Summaries for Patients |

Metformin for Patients with Type 2 Diabetes Mellitus FREE

[+] Article, Author, and Disclosure Information

The summary below is from the full report titled “Metformin: An Update.” It is in the 2 July 2002 issue of Annals of Internal Medicine (volume 137, pages 25-33). The authors are D Kirpichnikov, SI McFarlane, and JR Sowers.

Ann Intern Med. 2002;137(1):I-50. doi:10.7326/0003-4819-137-1-200207020-00004
Text Size: A A A

What is the problem and what is known about it so far?

Diabetes mellitus is a disease characterized by high levels of sugar (glucose) in the blood. Insulin (a chemical produced by the pancreas) helps regulate the level of glucose in the blood by facilitating its passage into the cells of the body, where it is used as a nutrient. When glucose enters cells, it is effectively removed from the blood and its concentration in the bloodstream decreases. Two types of diabetes mellitus are recognized. Type 1 (juvenile) diabetes is caused by a failure of the pancreas to produce insulin, while type 2 (adult-onset or non-insulin-dependent) diabetes results from resistance of cells to respond to insulin's usual effects. Although extra insulin output initially overcomes cells' resistance, the pancreas eventually fails to produce enough to do the job effectively. Many experts believe that type 2 diabetes is one component of a “metabolic syndrome” that includes obesity, cholesterol disorders, hypertension, and blood clotting abnormalities.

Why did the authors do this update?

To update doctors on the effectiveness of metformin, a drug used to treat high blood sugar and other components of the metabolic syndrome.

How did the authors do this update?

They looked at numerous studies that followed patients treated with metformin alone or in combination with other drugs and articles dealing with the metabolic syndrome.

What did the authors find?

Metformin is effective in decreasing cells' resistance to insulin. By itself, metformin is as effective as another group of drugs used to lower blood sugar (sulfonylureas), and when used along with diet modification, it substantially reduces the fasting blood sugar level. When taken in combination with other agents, it is frequently more effective than any single drug used to lower blood glucose levels.

The exact way metformin works is unclear, but the drug also appears to improve or correct other conditions associated with the metabolic syndrome, such as high fat levels in the blood, the way calcium enters cells, blood clotting abnormalities, and obesity. When compared with conventional diabetes therapy, metformin significantly reduces the risk for heart attack, diabetes-related death, and overall death. Metformin is especially well suited for treatment of obese diabetic persons with normal kidney function. The drug may not be appropriate for thin elderly patients.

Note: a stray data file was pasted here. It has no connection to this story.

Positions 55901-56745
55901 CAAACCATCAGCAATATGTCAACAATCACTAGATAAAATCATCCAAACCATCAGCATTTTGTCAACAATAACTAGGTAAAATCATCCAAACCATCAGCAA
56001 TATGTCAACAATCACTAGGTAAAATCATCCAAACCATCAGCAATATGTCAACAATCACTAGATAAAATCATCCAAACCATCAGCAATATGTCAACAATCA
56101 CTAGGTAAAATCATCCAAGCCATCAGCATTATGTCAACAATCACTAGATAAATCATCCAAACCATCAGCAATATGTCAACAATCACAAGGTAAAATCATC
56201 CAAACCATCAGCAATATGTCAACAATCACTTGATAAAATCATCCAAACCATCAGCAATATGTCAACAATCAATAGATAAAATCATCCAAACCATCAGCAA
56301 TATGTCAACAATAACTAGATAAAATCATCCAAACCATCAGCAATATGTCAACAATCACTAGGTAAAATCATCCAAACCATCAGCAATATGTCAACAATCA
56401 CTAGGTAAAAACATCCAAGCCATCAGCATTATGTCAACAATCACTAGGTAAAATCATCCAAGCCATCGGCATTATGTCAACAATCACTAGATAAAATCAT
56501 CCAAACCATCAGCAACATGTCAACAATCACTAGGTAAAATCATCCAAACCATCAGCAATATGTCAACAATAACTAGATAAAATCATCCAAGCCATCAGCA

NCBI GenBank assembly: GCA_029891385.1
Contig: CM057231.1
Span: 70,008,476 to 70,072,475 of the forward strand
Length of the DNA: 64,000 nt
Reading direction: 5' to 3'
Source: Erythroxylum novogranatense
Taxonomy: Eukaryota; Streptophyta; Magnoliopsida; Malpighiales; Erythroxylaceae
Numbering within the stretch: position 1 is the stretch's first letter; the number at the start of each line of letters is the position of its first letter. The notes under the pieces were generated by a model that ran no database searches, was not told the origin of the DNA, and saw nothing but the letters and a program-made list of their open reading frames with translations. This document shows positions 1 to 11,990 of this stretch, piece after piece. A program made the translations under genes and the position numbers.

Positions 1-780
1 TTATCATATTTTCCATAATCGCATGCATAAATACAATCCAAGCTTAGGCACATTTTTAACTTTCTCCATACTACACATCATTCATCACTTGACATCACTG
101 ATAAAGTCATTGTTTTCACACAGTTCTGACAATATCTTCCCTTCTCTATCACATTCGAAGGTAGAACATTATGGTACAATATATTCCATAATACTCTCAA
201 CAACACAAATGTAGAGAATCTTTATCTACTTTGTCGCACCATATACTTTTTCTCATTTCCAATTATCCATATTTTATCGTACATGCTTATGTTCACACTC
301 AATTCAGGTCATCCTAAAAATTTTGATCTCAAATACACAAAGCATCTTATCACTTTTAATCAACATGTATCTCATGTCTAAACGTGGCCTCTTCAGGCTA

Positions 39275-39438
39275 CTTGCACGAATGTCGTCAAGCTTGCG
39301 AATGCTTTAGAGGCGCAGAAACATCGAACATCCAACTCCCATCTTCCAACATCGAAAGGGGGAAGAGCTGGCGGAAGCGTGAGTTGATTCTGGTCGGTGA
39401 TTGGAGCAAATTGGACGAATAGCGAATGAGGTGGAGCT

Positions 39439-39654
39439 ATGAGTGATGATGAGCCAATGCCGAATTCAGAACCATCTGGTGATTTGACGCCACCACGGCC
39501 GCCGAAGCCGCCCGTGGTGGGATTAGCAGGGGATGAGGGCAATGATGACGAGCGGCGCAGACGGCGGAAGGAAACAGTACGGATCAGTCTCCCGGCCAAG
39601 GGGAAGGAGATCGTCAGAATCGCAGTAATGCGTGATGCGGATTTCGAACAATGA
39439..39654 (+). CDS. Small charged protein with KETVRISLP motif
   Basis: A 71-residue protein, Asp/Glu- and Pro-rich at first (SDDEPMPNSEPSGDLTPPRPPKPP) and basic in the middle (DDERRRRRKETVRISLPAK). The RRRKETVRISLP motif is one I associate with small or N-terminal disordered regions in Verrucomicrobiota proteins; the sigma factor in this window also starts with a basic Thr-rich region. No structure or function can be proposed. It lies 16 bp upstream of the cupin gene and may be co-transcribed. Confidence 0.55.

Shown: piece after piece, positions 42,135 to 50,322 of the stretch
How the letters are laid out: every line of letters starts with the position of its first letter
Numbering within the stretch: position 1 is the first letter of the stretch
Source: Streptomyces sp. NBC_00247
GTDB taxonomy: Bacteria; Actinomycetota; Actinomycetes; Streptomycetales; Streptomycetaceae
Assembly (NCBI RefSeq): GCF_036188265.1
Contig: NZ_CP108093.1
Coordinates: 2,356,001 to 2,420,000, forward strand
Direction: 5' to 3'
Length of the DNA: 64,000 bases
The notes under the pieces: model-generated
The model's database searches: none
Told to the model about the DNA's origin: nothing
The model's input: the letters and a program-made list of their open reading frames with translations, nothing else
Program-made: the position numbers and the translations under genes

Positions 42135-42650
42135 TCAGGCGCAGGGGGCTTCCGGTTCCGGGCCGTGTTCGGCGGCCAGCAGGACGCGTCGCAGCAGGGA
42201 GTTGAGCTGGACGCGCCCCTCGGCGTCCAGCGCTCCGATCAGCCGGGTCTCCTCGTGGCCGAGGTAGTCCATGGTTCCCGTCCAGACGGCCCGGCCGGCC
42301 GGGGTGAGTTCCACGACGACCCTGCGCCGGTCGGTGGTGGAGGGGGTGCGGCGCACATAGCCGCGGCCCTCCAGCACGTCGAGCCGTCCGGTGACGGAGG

Dose of the drug should be increased gradually to allow the body to adjust to its effects. Common side effects are nausea and diarrhea, which usually disappear within 2 weeks. Metformin may be associated with a life-threatening buildup of lactic acid in the blood (lactic acidosis) and is not appropriate for people with liver failure, a history of alcohol abuse, or active infections.

What are the implications of this update?

Physicians should consider prescribing metformin, alone or in combination with other therapies, for patients with type 2 diabetes mellitus, particularly those who are obese and have normal kidney function.





Citing articles are presented as examples only. In non-demo SCM6 implementation, integration with CrossRef’s "Cited By" API will populate this tab (http://www.crossref.org/citedby.html).


Submit a Comment/Letter
Submit a Comment/Letter

Summary for Patients

Clinical Slide Sets

Terms of Use

The In the Clinic® slide sets are owned and copyrighted by the American College of Physicians (ACP). All text, graphics, trademarks, and other intellectual property incorporated into the slide sets remain the sole and exclusive property of the ACP. The slide sets may be used only by the person who downloads or purchases them and only for the purpose of presenting them during not-for-profit educational activities. Users may incorporate the entire slide set or selected individual slides into their own teaching presentations but may not alter the content of the slides in any way or remove the ACP copyright notice. Users may make print copies for use as hand-outs for the audience the user is personally addressing but may not otherwise reproduce or distribute the slides by any means or media, including but not limited to sending them as e-mail attachments, posting them on Internet or Intranet sites, publishing them in meeting proceedings, or making them available for sale or distribution in any unauthorized form, without the express written permission of the ACP. Unauthorized use of the In the Clinic slide sets will constitute copyright infringement.


Want to Subscribe?

Learn more about subscription options

Related Articles
Related Point of Care
Topic Collections
PubMed Articles
Forgot your password?
Enter your username and email address. We'll send you a reminder to the email address on record.